I find this Mother’s Day reading of John’s gospel to be well-timed. It encourages us to acknowledge the relationship between Jesus’ work of caring for us and our own work of caring for one another. What a comfort it is to be nurtured with selfless love! As for me, I find great consolation in God’s presence. Jesus’ words and works have convinced me that God walks with me everywhere regardless of the danger which lies ahead. Being cared for so completely has empowered me to try to do the same for those I meet along the way. The same is true for us all. Whenever we recognize that we’re cared for, we can’t help moving beyond our roles as sheep to the challenge of shepherding one another. We can’t resist sharing what we’ve been given. Fortunately for you and me, we needn’t look far to see how Twenty-first Century shepherds care for those they’ve been given to love. Role models of every sort surround us.

For most of us, these lessons begin with our mothers. From the moment we make our homes in their wombs, we change our mothers’ lives forever. In spite of the physical symptoms of pregnancy, these courageous women reorganize their homes and their lives to make places for us. Their persistent fatigue is no match for the persistence of their love. They love us and nurture us for as long as it is necessary and for a long time thereafter. God’s incapacity to forget us is mirrored splendidly in the shepherd-mothers among us. And what of our shepherd-dads who stand with our moms to offer us their love? We’re also blessed with shepherd-friends who consistently respond with just what we need. Consider the friend whom we see far too infrequently, yet who always picks up the conversation as though it began just minutes earlier. Whether it’s a bad hair day or a bad weight phase makes no difference because our friends love us. They attend to the needs of our hearts. Shepherd-coworkers support us in kind. When the tedium or the insanity of our jobs threaten to drive us to the unemployment line, these even-tempered and dedicated colleagues urge us on. Their smiles in the midst of trauma, their steady hands upon our drooped shoulders and their willingness to try just one more thing before giving up make all of the difference to us. Their company on the road to Friday makes our work week tolerable and even enjoyable. We accomplish much more than we might have because they are with us. Yes, this life offers endless opportunities for us to share our shepherding skills.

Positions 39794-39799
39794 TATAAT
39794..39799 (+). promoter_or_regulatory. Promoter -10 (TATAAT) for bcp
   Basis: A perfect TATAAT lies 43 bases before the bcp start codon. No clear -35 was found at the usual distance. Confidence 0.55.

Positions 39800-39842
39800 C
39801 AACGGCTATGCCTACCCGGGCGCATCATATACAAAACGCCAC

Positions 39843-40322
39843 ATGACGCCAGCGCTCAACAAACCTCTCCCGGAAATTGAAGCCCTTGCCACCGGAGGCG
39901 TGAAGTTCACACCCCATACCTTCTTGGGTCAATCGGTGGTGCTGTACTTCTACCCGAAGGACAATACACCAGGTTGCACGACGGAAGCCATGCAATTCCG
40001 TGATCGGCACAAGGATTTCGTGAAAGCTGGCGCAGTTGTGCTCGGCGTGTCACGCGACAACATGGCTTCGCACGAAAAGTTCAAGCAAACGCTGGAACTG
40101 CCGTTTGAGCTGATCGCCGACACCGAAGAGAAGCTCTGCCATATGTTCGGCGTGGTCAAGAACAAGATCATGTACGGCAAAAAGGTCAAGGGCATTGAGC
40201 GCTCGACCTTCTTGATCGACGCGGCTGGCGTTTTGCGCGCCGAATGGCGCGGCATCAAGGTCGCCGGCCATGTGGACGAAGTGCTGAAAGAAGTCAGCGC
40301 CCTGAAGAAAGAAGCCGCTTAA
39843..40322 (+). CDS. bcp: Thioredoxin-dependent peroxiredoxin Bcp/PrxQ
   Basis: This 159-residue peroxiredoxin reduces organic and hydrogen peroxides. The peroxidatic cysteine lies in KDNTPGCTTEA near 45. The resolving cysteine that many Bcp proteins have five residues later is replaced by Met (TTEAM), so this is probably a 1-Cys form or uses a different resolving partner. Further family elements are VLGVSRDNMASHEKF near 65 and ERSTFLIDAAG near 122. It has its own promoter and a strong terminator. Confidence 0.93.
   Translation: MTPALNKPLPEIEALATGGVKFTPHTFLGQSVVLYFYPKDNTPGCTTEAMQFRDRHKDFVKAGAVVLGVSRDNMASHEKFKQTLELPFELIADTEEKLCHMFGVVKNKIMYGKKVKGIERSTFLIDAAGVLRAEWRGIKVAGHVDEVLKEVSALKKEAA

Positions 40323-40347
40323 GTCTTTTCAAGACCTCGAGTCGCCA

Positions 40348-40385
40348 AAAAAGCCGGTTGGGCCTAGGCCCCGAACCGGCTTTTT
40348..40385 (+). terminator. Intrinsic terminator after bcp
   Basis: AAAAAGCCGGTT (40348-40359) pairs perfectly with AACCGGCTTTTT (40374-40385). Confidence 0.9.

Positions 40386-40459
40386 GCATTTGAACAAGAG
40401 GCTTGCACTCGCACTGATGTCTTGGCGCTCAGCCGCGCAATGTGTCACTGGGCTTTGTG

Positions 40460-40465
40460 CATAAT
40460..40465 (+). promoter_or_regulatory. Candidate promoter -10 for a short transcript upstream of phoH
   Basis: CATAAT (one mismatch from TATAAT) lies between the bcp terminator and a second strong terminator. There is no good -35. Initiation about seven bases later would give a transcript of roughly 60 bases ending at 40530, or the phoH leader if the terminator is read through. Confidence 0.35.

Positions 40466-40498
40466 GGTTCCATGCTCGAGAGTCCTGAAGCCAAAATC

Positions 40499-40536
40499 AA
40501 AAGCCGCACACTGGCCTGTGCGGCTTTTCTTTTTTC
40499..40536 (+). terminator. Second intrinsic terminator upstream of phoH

Shepherd-spouses, shepherd-children, shepherd-siblings and shepherd-significant others, shepherd-neighbors, shepherd-priests, shepherd-deacons and shepherd-friends bless us. Shepherd-coworkers and shepherd-grandparents, shepherd-moms, shepherd-dads and shepherd-volunteers nurture us. With them, we muddle through the unhappiness of life and we bask in life’s joy. Again and again, we find ourselves hoisted upon the shoulders of the our Shepherd-God who is present in the good shepherds around us. Afterward, we climb down, fortified with peace and a joy which simply must be shared. We straighten our own shoulders and stand tall, ready to shepherd when we’re called. Today, let’s echo God’s message to us all: I love you! Happy Mother’s Day and Happy Shepherding!

©2019 Mary Penich – All Rights Reserved